“Apple should introduce an entirely new device, rather than morphing the iPhone 5 into the iPhone 5S,” he declared. “Would it kill Apple to go the extra mile and skip right to the iPhone 6 when it introduces iOS 7 next summer?”
Such rhetorical questions — “a figure of speech in the form of a question that is asked in order to make a point and without the expectation of a reply,” as Wikipedia puts it – are commonly used in the iOSphere as substitutes for more demanding skills … like analysis.
The original iPhone “didn’t just stand out from the competition, it didn’t have any competition” because, among other things, “Android phones weren’t even available back then and normal people carried dumb phones.” An uncharitable person might suspect that Lanier really wanted to write “dumb people carried normal phones” but decided against it.
“Well, guess what? It’s been five years and many would argue that the competition’s caught up or is at least right on Apple’s heels.”
But instead of giving us originality, not to mention magical and insanely great phones, we’ve been getting these “S” things ever since the iPhone 3GS, “a relatively minor upgrade” with “some nice new features … but many iPhone 3G users didn’t see a reason to upgrade.” That could have been because many of them were still in two-year carrier contracts, but that’s a quibble.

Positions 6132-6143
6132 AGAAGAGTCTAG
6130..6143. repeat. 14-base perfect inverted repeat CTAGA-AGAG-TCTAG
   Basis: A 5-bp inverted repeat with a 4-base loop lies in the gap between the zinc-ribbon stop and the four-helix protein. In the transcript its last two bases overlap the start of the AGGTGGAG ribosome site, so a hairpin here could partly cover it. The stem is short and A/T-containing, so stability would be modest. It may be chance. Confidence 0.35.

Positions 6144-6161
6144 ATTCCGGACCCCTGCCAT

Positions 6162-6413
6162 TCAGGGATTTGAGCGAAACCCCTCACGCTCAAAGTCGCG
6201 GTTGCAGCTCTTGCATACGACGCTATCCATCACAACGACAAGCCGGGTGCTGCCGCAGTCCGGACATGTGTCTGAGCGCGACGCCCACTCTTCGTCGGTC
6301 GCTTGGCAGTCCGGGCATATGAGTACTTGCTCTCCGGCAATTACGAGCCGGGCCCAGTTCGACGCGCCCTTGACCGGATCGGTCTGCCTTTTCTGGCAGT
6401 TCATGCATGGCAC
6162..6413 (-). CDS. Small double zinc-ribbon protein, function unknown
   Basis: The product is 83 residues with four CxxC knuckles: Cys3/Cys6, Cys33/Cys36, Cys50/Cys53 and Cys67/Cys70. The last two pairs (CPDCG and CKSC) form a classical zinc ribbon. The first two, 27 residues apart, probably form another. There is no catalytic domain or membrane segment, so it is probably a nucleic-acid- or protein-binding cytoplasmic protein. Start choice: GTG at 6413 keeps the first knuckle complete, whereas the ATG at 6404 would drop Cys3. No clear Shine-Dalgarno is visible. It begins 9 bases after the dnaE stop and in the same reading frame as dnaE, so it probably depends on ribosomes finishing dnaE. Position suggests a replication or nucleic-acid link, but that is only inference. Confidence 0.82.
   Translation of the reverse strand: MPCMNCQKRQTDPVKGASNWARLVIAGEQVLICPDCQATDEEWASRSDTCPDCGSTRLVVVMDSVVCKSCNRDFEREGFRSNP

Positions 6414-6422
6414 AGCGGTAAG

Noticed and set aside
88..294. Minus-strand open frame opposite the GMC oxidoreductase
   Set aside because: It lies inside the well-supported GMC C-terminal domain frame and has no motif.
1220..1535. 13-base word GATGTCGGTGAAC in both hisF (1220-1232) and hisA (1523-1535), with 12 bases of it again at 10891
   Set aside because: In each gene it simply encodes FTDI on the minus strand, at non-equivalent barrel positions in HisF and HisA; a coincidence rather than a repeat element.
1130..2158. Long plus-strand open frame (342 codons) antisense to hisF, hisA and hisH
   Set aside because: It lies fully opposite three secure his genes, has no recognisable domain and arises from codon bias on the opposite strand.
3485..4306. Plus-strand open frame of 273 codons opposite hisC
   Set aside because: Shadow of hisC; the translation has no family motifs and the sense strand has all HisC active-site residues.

“The iPhone 3GS was the first ‘tock’ in what would become Apple’s tick-tock release schedule,” Lanier fulminated. He doesn’t mean “tick-tock” as praise.
“Apple finally introduced the iPhone 5 a full 27 months after the iPhone 4,” he rants. Because the iPhone 4S, which has been by far the biggest-selling phone in the company’s brief smartphone history, doesn’t count, being just a tock.
“The ridiculously long wait between design refreshes may have flown in years past, but Apple’s going to have to do more to keep people from switching to alternatives in 2013,” Lanier continued. “As much as some of us love our iPhones, smartphone users need to look to Android and Windows Phone devices for the latest and greatest hardware features. Features like Near Field Communication (NFC), humongous batteries, big displays and haptic feedback are all missing on the iPhone 5.”
If only these great hardware features were present, Apple clearly could sell way, way more than the 120 million iPhone 5 units projected by, among others, Peter Misek in the product’s first six months of availability.
“Apple needs to go back to the drawing board and announce the iPhone 6 at WWDC 2013,” Lanier concludes.